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Cardinal Roger Mahony defends his legacy on church child abuse

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"It is so rare because they stick together like glue," he said. "The fact that Gomez said what he said, this had to have been cleared by the Vatican, they had to have discussed this with the Vatican. Mahony took the fall."

Gomez declined an interview request from The Associated Press.

The exchange also indicates the stress Mahony is under following several weeks of damaging disclosures of priest personnel files that reveal he and a top aide, Thomas Curry, who is now a bishop, maneuvered to shield priests from prosecution, kept parishioners in the dark, and failed to call police about sex crimes against minors.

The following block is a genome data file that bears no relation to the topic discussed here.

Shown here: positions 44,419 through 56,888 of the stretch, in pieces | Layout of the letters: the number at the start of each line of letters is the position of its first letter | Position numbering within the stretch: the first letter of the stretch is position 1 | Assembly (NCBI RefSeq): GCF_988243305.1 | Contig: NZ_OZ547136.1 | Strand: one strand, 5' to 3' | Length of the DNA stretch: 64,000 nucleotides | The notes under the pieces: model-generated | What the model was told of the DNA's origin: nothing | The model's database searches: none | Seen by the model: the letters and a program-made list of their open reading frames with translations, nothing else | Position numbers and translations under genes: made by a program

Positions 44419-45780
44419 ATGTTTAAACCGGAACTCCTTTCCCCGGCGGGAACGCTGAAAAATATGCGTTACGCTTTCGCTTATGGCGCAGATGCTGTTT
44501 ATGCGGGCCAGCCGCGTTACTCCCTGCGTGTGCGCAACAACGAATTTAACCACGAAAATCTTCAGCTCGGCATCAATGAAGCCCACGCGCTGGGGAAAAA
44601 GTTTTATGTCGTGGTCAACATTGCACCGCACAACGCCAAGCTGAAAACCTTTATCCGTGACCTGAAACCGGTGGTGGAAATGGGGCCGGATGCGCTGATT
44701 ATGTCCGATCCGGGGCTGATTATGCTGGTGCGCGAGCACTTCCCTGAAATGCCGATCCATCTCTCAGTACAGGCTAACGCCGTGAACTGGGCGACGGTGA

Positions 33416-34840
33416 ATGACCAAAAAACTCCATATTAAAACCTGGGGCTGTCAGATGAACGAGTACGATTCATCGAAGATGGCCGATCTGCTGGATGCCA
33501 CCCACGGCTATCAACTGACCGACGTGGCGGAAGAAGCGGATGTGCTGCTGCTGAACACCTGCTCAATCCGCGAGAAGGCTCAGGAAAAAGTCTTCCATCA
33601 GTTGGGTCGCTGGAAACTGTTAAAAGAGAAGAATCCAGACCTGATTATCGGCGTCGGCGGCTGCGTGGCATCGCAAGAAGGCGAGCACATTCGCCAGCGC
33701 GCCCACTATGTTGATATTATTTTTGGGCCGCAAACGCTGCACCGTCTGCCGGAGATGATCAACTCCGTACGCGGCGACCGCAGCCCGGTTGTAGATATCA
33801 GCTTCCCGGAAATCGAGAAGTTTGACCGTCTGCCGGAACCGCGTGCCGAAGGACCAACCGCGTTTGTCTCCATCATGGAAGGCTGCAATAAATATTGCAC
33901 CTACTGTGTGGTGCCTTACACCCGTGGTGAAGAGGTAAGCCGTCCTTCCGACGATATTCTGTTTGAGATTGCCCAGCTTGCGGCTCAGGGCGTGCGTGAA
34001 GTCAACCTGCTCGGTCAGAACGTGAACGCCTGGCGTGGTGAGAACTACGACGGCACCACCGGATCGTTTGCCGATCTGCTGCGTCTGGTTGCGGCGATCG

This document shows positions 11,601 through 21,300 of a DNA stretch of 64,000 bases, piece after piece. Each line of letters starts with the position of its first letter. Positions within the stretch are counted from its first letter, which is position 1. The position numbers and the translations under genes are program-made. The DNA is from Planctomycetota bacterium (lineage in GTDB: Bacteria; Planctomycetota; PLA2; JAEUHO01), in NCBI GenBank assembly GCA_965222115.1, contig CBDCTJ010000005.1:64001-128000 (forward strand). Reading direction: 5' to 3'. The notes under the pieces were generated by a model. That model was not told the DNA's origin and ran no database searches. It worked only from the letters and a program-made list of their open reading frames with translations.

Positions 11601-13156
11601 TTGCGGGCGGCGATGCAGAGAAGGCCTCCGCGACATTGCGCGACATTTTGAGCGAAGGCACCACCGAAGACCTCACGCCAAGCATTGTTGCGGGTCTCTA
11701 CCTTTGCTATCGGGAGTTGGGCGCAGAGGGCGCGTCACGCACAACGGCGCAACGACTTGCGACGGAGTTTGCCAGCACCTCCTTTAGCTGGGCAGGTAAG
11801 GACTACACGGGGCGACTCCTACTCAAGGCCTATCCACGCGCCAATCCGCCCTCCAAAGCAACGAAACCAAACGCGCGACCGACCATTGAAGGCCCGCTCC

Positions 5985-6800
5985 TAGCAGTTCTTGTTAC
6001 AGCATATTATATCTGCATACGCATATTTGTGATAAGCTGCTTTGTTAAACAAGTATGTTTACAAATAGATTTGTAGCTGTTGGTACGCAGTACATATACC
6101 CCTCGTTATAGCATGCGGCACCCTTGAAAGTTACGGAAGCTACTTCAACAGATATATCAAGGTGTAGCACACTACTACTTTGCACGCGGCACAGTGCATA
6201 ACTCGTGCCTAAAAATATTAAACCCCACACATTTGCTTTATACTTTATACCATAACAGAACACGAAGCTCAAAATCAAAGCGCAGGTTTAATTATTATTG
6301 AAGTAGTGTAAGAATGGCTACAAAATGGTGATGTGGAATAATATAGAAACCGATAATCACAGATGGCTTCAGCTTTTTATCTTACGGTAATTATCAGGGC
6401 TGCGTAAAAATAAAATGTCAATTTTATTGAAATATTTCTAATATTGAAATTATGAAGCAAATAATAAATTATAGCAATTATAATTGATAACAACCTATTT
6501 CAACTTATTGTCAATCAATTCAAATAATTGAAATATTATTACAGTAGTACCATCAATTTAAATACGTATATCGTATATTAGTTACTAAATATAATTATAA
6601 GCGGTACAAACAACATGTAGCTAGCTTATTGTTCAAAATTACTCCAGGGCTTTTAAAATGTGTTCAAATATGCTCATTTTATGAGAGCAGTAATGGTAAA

Gomez's public rebuke of Mahony, 76, for failing to take swift action against abusive priests adds tarnish to a career already overshadowed by the church sex abuse scandal, but it does little to change his role in the larger church.

The archbishop also accepted a resignation request from Curry, who most recently served as auxiliary bishop in charge of the archdiocese's Santa Barbara region.

The fallout will get worse as parishioners themselves begin to read the thousands of pages of documents that are now posted on the archdiocese website.

The files were to be released as part of a record-breaking $660 million settlement with more than 500 victims of sex abuse, but lawyers for the archdiocese and individual priests waged a five-year battle to keep them sealed. On Thursday, a judge ordered them released without significant redactions after attorneys for The Associated Press and Los Angeles Times intervened.

An attorney for the media organizations contacted the archdiocese Friday with concerns that certain documents were improperly redacted.

Several of the documents in the newly released files echo recurring themes that emerged over the past decade in dioceses nationwide, where church leaders moved problem priests between parishes and didn't call police.

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